Want to head a university IT department? Pick one of these titles
Chief information officers at colleges and universities have carried a variety of titles over the years—so much so that it seems what they’re called evolves as quickly as their responsibilities in the role.
Dr. Wayne A. Brown addresses several of these in his report “2013 Study of the Higher Education Chief Information Officer Roles and Effectiveness,” the latest in a 10-year study of the position.
“When you look at the report for the variety of titles that people carry, there are still a lot of different titles out there,” says Brown. “When I ask the question, I say, ‘Is CIO included in your title?’ They may be ‘vice president and CIO’ or ‘AVP and CIO,’ but there are still a lot of different titles out there.”
The list of titles in use over the years ranges from vice president/chancellor and assistant/associate vice provost to manager or director, and even includes such variations as chief technology/information systems/information technology officer. Despite the fact that as many as 48% of respondents referred to themselves as “CIO” in 1990, the title was absent from lists of reported official titles. As recently as 2003, a majority of senior IT executives in higher ed—33%—held a “director” title, trailed closely by the 32% who were officially “CIO.”
The title hit a low point in 2005 when its usage fell to 12%, but today, CIO is the most common title, listed by 50% of respondents, while director, now second-most-common, is carried by only 17%.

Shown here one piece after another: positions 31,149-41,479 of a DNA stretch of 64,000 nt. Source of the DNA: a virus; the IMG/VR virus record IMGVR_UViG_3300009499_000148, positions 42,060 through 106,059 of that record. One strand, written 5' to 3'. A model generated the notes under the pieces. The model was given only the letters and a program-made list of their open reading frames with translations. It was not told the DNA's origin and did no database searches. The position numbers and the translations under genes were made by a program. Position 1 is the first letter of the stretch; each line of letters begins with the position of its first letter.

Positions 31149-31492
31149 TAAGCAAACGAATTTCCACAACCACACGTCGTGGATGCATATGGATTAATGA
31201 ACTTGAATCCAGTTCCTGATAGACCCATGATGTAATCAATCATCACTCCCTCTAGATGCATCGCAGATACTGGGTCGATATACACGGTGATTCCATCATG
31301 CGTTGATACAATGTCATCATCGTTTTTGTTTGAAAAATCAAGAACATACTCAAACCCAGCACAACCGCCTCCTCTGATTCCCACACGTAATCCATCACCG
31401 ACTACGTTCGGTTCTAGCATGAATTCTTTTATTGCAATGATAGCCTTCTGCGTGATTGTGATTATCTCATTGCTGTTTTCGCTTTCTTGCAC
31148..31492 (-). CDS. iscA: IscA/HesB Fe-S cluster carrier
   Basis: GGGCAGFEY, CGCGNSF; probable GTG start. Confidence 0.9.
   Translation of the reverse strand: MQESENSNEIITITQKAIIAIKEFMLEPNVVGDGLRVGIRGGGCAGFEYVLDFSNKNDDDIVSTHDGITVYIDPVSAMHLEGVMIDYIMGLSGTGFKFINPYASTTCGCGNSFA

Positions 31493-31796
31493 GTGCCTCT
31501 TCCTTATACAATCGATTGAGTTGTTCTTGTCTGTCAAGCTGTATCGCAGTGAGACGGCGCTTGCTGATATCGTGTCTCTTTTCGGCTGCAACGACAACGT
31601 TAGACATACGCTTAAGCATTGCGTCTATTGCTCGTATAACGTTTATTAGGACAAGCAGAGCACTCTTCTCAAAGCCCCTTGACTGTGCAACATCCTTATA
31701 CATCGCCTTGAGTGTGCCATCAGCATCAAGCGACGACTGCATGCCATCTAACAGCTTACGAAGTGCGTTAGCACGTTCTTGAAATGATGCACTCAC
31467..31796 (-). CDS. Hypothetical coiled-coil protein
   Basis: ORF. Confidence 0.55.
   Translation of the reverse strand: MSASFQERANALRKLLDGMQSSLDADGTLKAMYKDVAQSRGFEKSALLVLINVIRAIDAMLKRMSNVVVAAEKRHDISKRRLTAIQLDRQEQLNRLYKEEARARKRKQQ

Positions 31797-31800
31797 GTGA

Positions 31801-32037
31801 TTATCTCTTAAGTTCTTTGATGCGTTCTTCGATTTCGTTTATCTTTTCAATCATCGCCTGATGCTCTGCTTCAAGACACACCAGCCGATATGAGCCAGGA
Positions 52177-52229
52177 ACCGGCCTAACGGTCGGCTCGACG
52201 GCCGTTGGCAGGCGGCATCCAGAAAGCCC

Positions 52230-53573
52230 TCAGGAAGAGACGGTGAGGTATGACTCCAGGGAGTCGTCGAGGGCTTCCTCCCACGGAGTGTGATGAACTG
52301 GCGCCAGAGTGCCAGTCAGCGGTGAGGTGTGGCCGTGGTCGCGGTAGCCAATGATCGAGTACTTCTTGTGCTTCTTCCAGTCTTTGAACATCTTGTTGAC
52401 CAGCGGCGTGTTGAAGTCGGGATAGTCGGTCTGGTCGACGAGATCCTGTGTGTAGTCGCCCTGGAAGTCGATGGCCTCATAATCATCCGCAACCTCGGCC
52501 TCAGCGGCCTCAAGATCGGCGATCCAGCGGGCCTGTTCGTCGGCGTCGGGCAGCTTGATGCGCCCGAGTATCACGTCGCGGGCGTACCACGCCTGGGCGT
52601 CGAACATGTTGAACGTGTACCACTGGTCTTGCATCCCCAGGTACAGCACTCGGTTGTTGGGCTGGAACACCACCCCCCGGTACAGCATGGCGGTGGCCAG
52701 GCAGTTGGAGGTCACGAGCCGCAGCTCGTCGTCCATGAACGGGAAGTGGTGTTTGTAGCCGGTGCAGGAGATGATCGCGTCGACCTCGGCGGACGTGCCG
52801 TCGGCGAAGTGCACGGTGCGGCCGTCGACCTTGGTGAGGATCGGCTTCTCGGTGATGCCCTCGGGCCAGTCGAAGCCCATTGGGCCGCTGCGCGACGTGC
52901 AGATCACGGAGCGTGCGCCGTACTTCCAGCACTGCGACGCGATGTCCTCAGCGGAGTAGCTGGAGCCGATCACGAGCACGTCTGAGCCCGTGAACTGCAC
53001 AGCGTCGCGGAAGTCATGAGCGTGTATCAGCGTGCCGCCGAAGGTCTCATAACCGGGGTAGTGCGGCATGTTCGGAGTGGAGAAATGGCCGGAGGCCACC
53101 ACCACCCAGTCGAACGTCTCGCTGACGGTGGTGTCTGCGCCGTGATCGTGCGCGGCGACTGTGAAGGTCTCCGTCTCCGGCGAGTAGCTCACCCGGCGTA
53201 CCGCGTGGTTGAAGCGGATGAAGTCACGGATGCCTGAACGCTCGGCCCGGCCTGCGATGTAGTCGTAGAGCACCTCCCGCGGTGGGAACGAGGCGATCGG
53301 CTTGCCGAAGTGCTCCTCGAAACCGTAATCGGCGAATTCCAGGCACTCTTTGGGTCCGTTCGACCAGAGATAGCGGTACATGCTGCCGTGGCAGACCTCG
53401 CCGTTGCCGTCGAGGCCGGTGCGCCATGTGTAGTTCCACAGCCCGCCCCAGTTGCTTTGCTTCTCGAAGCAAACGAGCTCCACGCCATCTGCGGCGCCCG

“A lot of people wanted to be CIOs. They thought ‘chief information officer’ was the title to have,” says Brown. “I think it’s one of those things where the question’s been answered, and I think the answer is it should be ‘CIO.’”
Brown also notes that as technology never remains static for long, the responsibilities of the role have evolved almost as much as the title. “Technology is just integrated into everything we do now,” he says. “As technology has become more important to the institution, the CIO position and the IT department have become more important to the institution. If technology had not spread so quickly and so widely, I’m not sure the CIO position would be where it is today.”
Of course, CIOs aren’t the only senior executives to be involved in debates over the proper official title for their positions. After all, titles like “chief personnel officer” and “chief marketing officer” are often debated in departments like human resources and marketing.
“I think every area has that stuff going on,” says Brown. “Except for maybe chief financial officers.”
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